The Miami Open tennis tournament would move from Key Biscayne to Hard Rock Stadium in Miami Gardens in 2019 under a deal that would eventually include a $1 million annual county subsidy from an existing agreement that pays the Miami Dolphins up to $5 million a year for major sporting events.
Miami-Dade commissioners must approve the agreement, but the parent company of the long-running tennis event has already signed paperwork with the administration of Mayor Carlos Gimenez to make 2018 the last year for the tournament on Key Biscayne. The for-profit International Players Championship wants to build more tournament facilities at Crandon Park to increase revenue, but existing rules prevent the expansion.
While Gimenez backs the expansion, a legal agreement tied to the Matheson family, which once owned the parkland, has foiled the effort to expand, with courts rejecting lawsuits by the tournament to overturn the rules. Tournament executives have promised to leave Key Biscayne without expanded facilities.
Dolphins owner Stephen Ross is pursuing adding tennis to the football and soccer matches that are his stadium’s main draws. He proposes building a $53 million facility to host tournament events in parking lots outside the stadium, while the marquis tennis matches would be held in Hard Rock Stadium itself
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The deal would end one of the oldest traditions of professional sports in the Miami area. Once known as the Lipton International Players Championship, the tennis tournament debuted on Key Biscayne in 1987 — coincidentally, that’s the same year the Dolphins started playing in what was then called Joe Robbie Stadium — and drew spectators from around the world to the lush, waterfront county stadium built for the event. If all goes as planned, the final Key Biscayne tournament will be in March 2018 and then switch to the inland stadium site off of Florida’s Turnpike in Miami Gardens.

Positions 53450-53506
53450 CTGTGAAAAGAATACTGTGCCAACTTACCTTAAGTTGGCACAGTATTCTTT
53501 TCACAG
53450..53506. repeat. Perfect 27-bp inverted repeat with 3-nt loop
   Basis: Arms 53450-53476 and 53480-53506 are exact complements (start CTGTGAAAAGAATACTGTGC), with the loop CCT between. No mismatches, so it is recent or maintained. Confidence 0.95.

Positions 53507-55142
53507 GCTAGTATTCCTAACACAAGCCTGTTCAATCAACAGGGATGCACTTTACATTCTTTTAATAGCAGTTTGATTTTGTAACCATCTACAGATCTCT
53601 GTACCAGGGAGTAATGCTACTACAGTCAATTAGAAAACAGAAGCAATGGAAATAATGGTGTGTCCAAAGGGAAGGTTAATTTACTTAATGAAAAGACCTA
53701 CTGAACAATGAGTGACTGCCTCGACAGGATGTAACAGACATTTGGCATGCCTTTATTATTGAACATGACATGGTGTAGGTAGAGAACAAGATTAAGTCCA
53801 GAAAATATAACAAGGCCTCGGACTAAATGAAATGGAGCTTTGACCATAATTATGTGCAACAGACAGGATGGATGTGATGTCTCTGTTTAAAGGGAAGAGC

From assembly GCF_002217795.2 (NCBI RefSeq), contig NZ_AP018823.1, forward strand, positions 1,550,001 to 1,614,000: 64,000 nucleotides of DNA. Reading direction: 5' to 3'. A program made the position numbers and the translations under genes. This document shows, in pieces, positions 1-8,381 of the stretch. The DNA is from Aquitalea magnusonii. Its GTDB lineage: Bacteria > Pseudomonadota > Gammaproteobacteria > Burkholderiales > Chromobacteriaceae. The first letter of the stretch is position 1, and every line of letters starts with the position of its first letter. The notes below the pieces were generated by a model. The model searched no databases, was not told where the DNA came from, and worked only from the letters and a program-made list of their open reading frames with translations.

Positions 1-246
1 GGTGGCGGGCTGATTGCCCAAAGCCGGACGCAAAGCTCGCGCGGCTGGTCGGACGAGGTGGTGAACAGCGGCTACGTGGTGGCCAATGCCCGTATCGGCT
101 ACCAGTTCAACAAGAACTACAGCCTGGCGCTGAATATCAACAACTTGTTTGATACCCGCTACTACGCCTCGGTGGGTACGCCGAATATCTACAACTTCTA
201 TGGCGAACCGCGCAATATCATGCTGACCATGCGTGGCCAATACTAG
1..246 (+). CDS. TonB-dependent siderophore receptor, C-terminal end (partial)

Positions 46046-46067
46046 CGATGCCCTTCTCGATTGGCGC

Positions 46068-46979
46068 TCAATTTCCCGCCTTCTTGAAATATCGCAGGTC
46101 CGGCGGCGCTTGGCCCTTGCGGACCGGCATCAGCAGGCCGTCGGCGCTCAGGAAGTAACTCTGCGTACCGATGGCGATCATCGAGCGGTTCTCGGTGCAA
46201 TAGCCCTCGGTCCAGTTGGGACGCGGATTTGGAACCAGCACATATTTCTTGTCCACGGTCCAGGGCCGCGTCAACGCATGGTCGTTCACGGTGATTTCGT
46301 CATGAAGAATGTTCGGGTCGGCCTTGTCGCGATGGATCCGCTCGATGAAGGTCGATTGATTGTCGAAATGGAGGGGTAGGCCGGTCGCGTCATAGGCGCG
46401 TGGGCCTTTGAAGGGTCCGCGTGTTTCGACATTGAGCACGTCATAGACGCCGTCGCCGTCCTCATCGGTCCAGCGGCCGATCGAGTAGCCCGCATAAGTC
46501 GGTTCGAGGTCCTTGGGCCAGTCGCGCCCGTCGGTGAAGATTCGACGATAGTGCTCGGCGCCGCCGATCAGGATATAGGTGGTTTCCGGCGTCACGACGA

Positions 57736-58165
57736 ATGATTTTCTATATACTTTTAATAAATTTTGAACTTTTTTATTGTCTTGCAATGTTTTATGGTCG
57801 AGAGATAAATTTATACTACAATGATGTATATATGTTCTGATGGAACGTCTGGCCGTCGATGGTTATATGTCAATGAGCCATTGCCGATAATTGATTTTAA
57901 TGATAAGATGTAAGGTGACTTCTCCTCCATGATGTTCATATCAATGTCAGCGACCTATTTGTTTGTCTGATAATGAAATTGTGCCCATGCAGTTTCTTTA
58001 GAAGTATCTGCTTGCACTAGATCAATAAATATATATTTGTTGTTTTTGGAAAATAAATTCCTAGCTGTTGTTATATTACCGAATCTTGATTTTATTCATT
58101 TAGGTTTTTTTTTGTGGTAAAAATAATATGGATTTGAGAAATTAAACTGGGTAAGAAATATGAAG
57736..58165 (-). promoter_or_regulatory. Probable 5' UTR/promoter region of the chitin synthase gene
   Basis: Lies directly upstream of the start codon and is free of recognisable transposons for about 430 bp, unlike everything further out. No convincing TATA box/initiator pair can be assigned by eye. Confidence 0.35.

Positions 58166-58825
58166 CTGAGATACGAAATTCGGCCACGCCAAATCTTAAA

Tournament organizers under parent company IMG say without larger facilities, they can’t offer the prize money that keeps star players competing at the Miami Open.
In 2014, the county commission agreed to pay the Dolphins up to $5 million a year in bonuses for major sporting events in exchange for Ross privately funding a more than $400 million renovation of the stadium. The 20-year deal pays $4 million for a Super Bowl and less for smaller events. Under the agreement on the agenda for the commission’s Dec. 5 meeting, the relocated tennis tournament would qualify for $1 million towards each year’s $5 million cap. The payments would begin in 2024 and are expected to total $13 million.
In a memo, Gimenez said the county and the tournament owner have entered into a termination agreement for the original 1986 lease for Crandon. In exchange for leaving before the lease expires in 2023, the tournament will pay the county $1.3 million and agree not to leave Miami-Dade for 20 years.
His memo shows the county losing money each year hosting the tournament, with parks needing about $1 million a year to cover the event’s expenses.